Drilling completed for SUNY Oswego's 240-well geothermal field

Contractors for SUNY Oswego reached a milestone Oct. 12 when they drilled the 240th and final geothermal well to help heat and cool the new Science and Engineering Innovation Corridor.

Geothermal drilling complete“With that, this completes over 22.7 miles of drilling and (nearly) 46 miles of piping that went into the wells,” said Allen Bradberry, the college’s liaison with construction companies working on the sciences project, which is being built to Leadership in Energy and Environmental Design (LEED) gold standards.

Each of the 240 wells extends nearly 500 feet into the earth. The geothermal venture moved into high gear early last summer with clearing and grading of a parking lot between Snygg and Sheldon halls. The geothermal field will use energy created by temperature differentials and delivered by heat pumps to help reduce fossil-fuel energy costs in the new sciences complex.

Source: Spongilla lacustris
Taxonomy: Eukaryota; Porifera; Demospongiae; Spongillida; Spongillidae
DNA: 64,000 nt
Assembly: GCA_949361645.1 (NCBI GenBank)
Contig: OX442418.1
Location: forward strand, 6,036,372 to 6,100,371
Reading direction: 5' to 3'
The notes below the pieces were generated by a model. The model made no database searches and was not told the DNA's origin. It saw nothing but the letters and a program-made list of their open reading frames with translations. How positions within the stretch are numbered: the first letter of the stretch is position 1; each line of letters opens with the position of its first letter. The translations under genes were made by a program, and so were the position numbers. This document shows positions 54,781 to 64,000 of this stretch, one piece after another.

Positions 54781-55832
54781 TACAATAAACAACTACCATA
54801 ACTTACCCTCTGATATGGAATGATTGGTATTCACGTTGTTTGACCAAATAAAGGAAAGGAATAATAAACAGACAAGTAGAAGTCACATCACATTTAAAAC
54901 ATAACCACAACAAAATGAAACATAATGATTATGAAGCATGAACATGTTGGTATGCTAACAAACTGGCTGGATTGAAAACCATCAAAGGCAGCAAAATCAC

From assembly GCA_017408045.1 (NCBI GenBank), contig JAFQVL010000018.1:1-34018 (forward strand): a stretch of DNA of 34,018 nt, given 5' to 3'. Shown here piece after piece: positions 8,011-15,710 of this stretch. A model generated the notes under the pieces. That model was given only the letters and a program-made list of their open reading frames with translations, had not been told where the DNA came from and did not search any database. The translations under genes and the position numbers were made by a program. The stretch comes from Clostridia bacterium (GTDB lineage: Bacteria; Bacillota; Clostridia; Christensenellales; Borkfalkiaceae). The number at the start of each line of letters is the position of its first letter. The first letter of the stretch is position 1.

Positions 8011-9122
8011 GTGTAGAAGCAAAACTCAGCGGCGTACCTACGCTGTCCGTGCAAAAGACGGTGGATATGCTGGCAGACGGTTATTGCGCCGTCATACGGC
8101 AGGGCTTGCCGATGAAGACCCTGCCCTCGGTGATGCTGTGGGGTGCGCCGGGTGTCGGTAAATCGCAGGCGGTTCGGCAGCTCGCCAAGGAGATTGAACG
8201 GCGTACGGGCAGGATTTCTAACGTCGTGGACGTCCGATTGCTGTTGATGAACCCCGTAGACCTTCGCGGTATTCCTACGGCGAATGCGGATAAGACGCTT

The next step, Bradberry said, will be to connect header piping to the west-most borings, where the fluid medium will make its way to and from a space for mechanicals in the 150,000-square-foot addition to Piez Hall. North-south trenches will be excavated to connect the rows of wells, he said.

Meanwhile, contractors have delivered more than 7,000 of the anticipated 13,000 cubic yards of concrete for the new structure, which has risen to the third of four floors, according to Bradberry. The $118 million sciences complex is due to open in fall 2013.

PHOTO CAPTION: Renewable energy—SUNY Oswego’s geothermal project now has 240 wells—like the ones protruding at left and in the background. Drilling wrapped up Oct. 12 for the venture that will help heat and cool the college’s new Science and Engineering Innovation Corridor. From left are drill supervisor Ryan Baye of American Auger & Ditching Co. Inc. of Constantia, subcontractor to FAHS Construction Group of Binghamton for the geothermal work; Mark Kentile, regional director of SUNY Construction Fund, providing the financing for the sciences project; and Allen Bradberry of SUNY Oswego Facilities Design and Construction.

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(Posted: Oct 14, 2011)

Tags: vitality, sustainability, solutions, science, energy smart